But this is small beer compared to potential exposure on a Covid-19 passport perhaps linked to an electronic passport, a data rich digital chain with sensitive information that could be waylaid. Credit cards are frequently compromised. E-passports with biometric data present a particularly inviting target. As black hats might say, anything with a chip in it can be hacked.

Contactless travel (at hotels and airports) and the broad usage of radio frequency identification or RFID have greatly expanded vulnerability to data theft. RFID tags are increasingly ubiquitous in credit cards, passports, grocery packaging, medical devices or even innocuous pet identification implants. Scanners, usually requiring proximity to the target, can pick up customer information while a credit card is seemingly secure in the pocket. Hence the growing interest in specially lined ‘electronically opaque’ wallets that do a better job than cheaper DIY aluminium foil.

Securing passenger data is the key challenge for airlines then as they consider Covid-19 passports that will exchange digital handshakes with a range of other devices.

Covid tracking apps that must be installed on smartphones have raised eyebrows, and rightly. Digital chains are only as strong as the weakest link. The focus now must be on firmly securing any electronic add-on and stress testing it to the fullest rather than rushing for early adoption because of the financial pilliwinks in travel industry pockets.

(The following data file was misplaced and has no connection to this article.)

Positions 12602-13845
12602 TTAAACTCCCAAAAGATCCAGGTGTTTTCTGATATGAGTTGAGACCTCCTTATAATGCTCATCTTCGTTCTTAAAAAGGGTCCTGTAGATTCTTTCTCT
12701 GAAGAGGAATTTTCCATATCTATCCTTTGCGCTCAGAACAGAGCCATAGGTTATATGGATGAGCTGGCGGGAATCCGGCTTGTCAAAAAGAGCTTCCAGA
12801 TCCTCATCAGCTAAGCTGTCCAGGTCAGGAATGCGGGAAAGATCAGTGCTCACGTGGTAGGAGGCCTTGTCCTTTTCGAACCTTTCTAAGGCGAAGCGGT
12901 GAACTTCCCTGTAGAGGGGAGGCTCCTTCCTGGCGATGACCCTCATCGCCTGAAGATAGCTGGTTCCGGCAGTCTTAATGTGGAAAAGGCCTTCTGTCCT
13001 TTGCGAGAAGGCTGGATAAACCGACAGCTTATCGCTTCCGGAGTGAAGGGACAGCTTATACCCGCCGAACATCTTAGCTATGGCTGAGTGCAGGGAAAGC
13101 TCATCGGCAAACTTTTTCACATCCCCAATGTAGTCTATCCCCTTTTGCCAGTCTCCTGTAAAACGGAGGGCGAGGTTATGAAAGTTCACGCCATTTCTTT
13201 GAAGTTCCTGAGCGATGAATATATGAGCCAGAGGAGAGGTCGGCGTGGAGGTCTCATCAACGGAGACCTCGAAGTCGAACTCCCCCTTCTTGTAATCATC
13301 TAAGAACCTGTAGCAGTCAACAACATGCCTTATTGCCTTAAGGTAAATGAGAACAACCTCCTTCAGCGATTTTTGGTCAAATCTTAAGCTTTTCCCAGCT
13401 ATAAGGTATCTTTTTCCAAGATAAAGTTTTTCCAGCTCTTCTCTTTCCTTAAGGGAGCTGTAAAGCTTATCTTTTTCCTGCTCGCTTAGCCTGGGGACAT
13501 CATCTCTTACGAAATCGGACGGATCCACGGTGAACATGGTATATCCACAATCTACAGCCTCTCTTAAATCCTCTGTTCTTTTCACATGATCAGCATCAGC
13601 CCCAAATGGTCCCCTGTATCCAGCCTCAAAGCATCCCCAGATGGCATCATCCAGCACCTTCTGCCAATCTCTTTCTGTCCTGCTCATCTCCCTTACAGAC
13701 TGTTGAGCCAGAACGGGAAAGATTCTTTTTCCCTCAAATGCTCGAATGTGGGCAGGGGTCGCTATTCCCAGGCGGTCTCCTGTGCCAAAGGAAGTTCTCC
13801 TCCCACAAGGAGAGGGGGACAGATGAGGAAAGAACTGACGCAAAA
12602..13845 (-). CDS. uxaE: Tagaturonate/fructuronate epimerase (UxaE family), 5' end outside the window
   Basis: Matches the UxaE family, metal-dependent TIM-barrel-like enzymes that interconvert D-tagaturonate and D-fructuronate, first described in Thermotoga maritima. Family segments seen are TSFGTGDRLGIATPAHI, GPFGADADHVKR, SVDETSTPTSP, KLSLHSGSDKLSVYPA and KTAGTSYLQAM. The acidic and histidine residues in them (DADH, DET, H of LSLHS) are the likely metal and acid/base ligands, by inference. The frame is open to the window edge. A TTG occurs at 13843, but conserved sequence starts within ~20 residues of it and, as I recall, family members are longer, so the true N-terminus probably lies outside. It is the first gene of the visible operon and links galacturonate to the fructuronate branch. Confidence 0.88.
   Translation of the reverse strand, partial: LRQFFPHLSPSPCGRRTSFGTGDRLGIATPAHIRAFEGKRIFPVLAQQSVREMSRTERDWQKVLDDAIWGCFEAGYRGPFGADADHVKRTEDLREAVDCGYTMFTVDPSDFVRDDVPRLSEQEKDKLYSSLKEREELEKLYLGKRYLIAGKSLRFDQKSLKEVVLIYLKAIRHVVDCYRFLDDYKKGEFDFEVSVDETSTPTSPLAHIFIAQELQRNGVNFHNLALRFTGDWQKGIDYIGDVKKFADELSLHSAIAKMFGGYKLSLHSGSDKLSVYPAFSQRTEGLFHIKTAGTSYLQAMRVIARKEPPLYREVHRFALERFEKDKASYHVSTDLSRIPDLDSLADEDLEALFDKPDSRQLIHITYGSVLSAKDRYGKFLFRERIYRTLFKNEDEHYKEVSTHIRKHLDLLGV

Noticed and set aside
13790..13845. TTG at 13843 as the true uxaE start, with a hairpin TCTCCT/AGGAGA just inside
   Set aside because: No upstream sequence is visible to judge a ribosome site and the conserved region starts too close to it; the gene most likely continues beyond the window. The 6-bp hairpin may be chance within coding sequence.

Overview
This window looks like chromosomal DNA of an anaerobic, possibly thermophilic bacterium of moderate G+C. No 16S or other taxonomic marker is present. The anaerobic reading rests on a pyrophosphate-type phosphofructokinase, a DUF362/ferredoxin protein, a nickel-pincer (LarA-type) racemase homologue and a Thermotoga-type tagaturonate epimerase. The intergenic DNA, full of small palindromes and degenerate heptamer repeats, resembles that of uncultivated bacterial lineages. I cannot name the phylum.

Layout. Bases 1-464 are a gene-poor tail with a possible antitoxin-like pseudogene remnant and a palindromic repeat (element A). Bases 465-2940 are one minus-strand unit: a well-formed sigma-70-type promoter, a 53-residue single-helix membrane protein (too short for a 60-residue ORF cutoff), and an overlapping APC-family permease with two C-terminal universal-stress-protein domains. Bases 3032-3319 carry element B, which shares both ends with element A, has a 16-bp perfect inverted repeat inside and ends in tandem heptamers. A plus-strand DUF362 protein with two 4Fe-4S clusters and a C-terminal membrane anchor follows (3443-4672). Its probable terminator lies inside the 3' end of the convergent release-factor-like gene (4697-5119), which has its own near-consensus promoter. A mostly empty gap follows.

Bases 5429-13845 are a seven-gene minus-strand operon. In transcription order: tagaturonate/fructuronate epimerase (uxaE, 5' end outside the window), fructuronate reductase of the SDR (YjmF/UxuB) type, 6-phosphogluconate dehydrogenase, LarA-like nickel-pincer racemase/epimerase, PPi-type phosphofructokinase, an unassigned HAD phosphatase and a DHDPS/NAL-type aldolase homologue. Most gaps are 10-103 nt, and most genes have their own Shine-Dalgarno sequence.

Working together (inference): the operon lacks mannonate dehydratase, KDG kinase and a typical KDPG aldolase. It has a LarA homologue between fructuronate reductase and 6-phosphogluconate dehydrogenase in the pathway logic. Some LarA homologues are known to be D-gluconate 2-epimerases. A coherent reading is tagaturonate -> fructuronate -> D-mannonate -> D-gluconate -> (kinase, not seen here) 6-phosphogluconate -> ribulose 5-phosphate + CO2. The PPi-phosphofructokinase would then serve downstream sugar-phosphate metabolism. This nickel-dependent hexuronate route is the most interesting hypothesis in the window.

That travel business is haemorrhaging, in many cases beyond hope of succour, is a fact. Time is not on its side. And this is where mistakes can happen. The simple act of standardising tests is itself a monstrous task. In Hong Kong alone, Air India flights have suffered frequent bans due to the high rate of imported Covid cases despite the pre-flight screening measures. Clearly, test efficacy is neither a given nor a constant. In a darker vein, the same holds true for ethics. Some passengers may be tempted to bypass a test with the help of a stuffed envelope slipped under the counter. It is known to happen. So the risk is not entirely electronic.

Immunity passports throw up as many problems (both ethical and practical) as they solve. Who will manage this process in each country and will that person or department be legally bound – or simply honour bound – to vigorously defend protocol? What happens to non-vaccinated travellers – anti-vaxxers are legion – or those for whom such inoculation is medically contraindicated? Surely freedom of movement is a right? These issues need to be seriously addressed.

And what of the general movement of supposedly low-risk people (with a Covid-19 passport) or those who have recovered and arguably acquired some level of immunity? Could they be granted further concessions – doing away with social distancing for one – to enable care for an elderly parent or the sick? There is some pushback on this as the immune response among recovered patients remains a doggedly grey area.

Perhaps the greatest challenge is determining whether vaccinated persons or those who have emerged from SARS-CoV-2 can still carry the virus and thus prove to be a dangerous transmission vector. Worryingly, studies on vaccinated macaques, suggests this may be the case.

Covid passports should not be confused with super immunity. There is always Kryptonite around the corner.